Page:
Maybe we are still stammering now, but like King George VI, we will find our voice and we will resist all the hostile forces surrounding us.

The Prophet of Islam, peace be upon him, said, “Women are the twin halves of men”

Once a woman came to the Prophet, peace be upon him, with a complaint against her husband. He told her: “There is no woman who removes something to replace it in its proper place, with a view to tidying her husband’s house, but that God sets it down as a virtue for her. Nor is there a man who walks with his wife hand-in-hand, but that God sets it down as a virtue for him; and if he puts his arm round her shoulder in love, his virtue is increased tenfold.”

Depression as descent: part I

1 Mar

Our world can seem so cold at times. We feel that life is one big chore, and that there is no one to relief us from our burden. We cry during the dark hours of the night, desperately wishing there was someone to comfort us, but everyone is asleep and minding their own business. And this isn’t only the case during the night. No matter how many close friends or relatives we have, we are often left to our own devices, since they have their own life and problems too.
Although affection and love from others is an integral part of recovering from feeling down or depressed, we can’t expect others to do the healing process for us. Sometimes there is no one else there either, unfortunately.
Depression is a call from your soul, to look within instead of around you. You are the one who must travel the road down into the underworld of your being, and unfortunately you can’t bring any earthly companions.

The descent

Depression is without a doubt a call downwards. We might feel it gentle tugs when we are still cheery and going strong, but if we don’t pay attention to our inner life, what we are really thinking and going through, the tugs will cease to be gentle, and we will find ourselves on our knees before we know it.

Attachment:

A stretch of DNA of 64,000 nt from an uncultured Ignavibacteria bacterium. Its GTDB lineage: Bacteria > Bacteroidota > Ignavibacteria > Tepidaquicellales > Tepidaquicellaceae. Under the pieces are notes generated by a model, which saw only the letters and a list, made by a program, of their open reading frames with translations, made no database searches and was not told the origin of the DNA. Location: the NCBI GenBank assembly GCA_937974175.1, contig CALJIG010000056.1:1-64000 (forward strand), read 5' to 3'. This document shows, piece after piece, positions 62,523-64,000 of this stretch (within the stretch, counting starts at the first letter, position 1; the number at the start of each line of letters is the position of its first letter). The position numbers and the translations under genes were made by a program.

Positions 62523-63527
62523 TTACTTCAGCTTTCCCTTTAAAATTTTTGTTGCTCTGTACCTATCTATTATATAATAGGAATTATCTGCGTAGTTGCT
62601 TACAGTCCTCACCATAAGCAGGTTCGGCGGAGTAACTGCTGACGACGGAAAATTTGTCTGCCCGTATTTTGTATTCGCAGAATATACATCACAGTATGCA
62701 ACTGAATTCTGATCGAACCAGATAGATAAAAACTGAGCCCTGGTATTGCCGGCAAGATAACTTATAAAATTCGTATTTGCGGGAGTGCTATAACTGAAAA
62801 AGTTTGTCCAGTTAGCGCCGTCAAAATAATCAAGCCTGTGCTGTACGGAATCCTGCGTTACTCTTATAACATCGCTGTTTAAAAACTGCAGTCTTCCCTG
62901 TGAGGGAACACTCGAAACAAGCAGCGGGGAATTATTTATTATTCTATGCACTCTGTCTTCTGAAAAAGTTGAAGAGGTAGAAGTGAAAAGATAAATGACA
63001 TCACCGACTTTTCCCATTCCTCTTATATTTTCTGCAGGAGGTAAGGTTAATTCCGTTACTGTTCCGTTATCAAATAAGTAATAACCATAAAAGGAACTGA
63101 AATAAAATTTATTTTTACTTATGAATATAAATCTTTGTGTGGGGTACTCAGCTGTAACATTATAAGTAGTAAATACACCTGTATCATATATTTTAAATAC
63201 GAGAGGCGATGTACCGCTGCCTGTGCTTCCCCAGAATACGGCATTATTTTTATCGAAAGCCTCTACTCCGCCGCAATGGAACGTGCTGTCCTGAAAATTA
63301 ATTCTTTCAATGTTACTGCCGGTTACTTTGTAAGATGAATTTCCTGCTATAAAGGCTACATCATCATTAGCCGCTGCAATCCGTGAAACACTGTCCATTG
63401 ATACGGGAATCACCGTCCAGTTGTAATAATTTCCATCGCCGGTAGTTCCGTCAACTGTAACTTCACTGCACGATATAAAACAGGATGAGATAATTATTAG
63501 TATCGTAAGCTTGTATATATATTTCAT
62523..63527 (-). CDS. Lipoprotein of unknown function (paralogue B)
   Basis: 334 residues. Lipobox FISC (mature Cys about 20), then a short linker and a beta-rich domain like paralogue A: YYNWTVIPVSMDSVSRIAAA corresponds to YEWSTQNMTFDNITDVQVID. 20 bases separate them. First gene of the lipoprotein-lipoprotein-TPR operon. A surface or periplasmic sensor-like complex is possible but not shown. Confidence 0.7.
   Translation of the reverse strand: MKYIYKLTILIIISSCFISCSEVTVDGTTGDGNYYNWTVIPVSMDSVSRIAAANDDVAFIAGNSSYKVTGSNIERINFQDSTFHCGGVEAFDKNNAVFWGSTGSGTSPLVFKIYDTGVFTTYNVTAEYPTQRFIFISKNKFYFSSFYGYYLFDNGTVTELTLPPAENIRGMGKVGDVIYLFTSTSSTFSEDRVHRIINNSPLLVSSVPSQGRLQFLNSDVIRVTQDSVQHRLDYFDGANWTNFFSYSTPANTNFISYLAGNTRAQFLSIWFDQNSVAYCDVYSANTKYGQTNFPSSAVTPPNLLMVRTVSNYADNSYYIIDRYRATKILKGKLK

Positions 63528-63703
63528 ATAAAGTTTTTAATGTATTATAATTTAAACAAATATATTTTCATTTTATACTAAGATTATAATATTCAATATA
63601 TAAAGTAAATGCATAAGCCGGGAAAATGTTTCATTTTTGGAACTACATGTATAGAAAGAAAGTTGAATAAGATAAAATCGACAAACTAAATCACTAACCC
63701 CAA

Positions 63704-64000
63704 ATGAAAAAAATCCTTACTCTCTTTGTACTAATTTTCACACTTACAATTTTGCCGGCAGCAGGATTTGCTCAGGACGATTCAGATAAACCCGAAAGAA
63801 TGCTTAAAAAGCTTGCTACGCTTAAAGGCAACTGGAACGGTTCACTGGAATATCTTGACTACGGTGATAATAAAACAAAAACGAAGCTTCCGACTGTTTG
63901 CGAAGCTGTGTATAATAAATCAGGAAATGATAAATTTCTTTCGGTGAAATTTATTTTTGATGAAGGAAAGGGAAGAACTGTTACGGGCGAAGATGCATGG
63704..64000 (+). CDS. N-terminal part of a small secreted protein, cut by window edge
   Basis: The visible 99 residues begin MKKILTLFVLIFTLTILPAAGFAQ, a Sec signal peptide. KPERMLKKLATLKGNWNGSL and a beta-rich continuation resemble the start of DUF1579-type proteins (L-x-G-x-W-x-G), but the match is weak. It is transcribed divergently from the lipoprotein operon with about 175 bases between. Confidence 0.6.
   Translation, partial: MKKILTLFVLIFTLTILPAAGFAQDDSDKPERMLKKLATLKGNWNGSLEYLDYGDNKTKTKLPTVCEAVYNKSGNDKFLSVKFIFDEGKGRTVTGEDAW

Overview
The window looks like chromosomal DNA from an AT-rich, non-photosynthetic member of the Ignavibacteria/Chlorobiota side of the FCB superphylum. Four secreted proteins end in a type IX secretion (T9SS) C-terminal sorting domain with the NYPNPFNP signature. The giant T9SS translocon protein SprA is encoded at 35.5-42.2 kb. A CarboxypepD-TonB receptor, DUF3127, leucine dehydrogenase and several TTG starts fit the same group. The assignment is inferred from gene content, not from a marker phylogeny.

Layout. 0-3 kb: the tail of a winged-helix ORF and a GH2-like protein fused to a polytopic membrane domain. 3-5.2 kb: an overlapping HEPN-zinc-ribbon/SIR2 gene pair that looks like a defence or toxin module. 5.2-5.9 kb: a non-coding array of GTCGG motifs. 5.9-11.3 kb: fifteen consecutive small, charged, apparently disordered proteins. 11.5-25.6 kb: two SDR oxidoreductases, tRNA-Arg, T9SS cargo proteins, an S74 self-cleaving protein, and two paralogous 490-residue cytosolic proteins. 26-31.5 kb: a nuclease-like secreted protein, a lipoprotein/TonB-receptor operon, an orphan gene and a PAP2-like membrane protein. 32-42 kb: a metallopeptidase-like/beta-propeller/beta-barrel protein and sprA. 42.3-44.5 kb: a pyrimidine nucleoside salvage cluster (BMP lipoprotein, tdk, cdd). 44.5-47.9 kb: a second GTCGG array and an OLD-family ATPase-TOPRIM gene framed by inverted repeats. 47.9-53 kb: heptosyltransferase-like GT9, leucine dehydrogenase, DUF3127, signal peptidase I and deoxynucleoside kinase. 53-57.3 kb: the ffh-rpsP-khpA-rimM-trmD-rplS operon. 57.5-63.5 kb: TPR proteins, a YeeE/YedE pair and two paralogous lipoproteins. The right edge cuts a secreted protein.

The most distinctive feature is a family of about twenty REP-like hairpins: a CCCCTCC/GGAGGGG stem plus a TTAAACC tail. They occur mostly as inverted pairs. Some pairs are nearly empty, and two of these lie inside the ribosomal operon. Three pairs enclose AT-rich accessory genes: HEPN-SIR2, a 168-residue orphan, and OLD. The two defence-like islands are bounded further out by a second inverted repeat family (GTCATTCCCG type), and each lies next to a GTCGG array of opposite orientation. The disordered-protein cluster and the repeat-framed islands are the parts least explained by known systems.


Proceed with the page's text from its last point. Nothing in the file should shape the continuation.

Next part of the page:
Camille Maurine writes in her book “Meditation secrets for women”:

There are times in a woman’s life when the call downward is a transformative journey, a summon to the depths of the soul.
People tend to think of spirituality as rising upwards into the sky. In the traditional (male) teachings, enlightenment is often described as a flight from the lower centers of the body, the instinctive and sexual places, to the upper centers in the head and then out. By contrast, a woman’s spiritual quest at some points leads to a soulful sinking down into herself. Everyone fears this descent, this sinking down. Yet sinking down connects us with the earth, with our personal ground, with our foundation. There is a secret in “endarkenment”.
The realm of the soul is not light and airy, but more like mud: messy, wet and fertile. Soul processes go on down there with the moss and worms, down there with the decaying leaves, down there where death turns into life. Deepening into soul requires the courage to go underground, to stretch our roots into the dark, to writhe and curl and meander through rich, moist soil. In this darkness we find wisdom, not through the glaring beam of will, but by following a wild, blind yet unfailing instinct that senses the essence in things, that finds nourishment to suck back into growth.(1)

It’s not about getting out of this mess as soon as possible. It’s about having the courage to truly stand what you see down there, and to transform it into something new. We mustn’t use religion and spirituality as a mean to completely ignore ourselves and only concentrate on the heavens above, hoping to be saved. Instead, I think it’s wiser if we use it as a close companion to which we can constantly turn when we are going through this painful descent. There is no need to pretend to be fine when you are praying or meditating. There is no need to be anyone else but yourself.

Hidden treasures

It’s important that when our soul calls for us, we listen, and that we don’t desperately try to cling to our life as we know it. The period in our lives in which we feel our inner pain so acutely, is a very special one. Daily life loses its meaning, and reaching out to others is not enough to cheer us up. We feel that only spending time with ourselves, being gentle and caring towards ourselves, and retreating from the outer world, will help us heal.
Of course we are afraid, because we fear the unknown. We don’t know yet what we will see when we dive, and it might be more severe than we first thought. We don’t know how it will affect our lives, and we also fear change.
But we have no choice, we are already in the water, and there is no turning back. Let’s be strong, and find the hidden treasures of this difficult period, in which we feel so cut off from others and the world around us.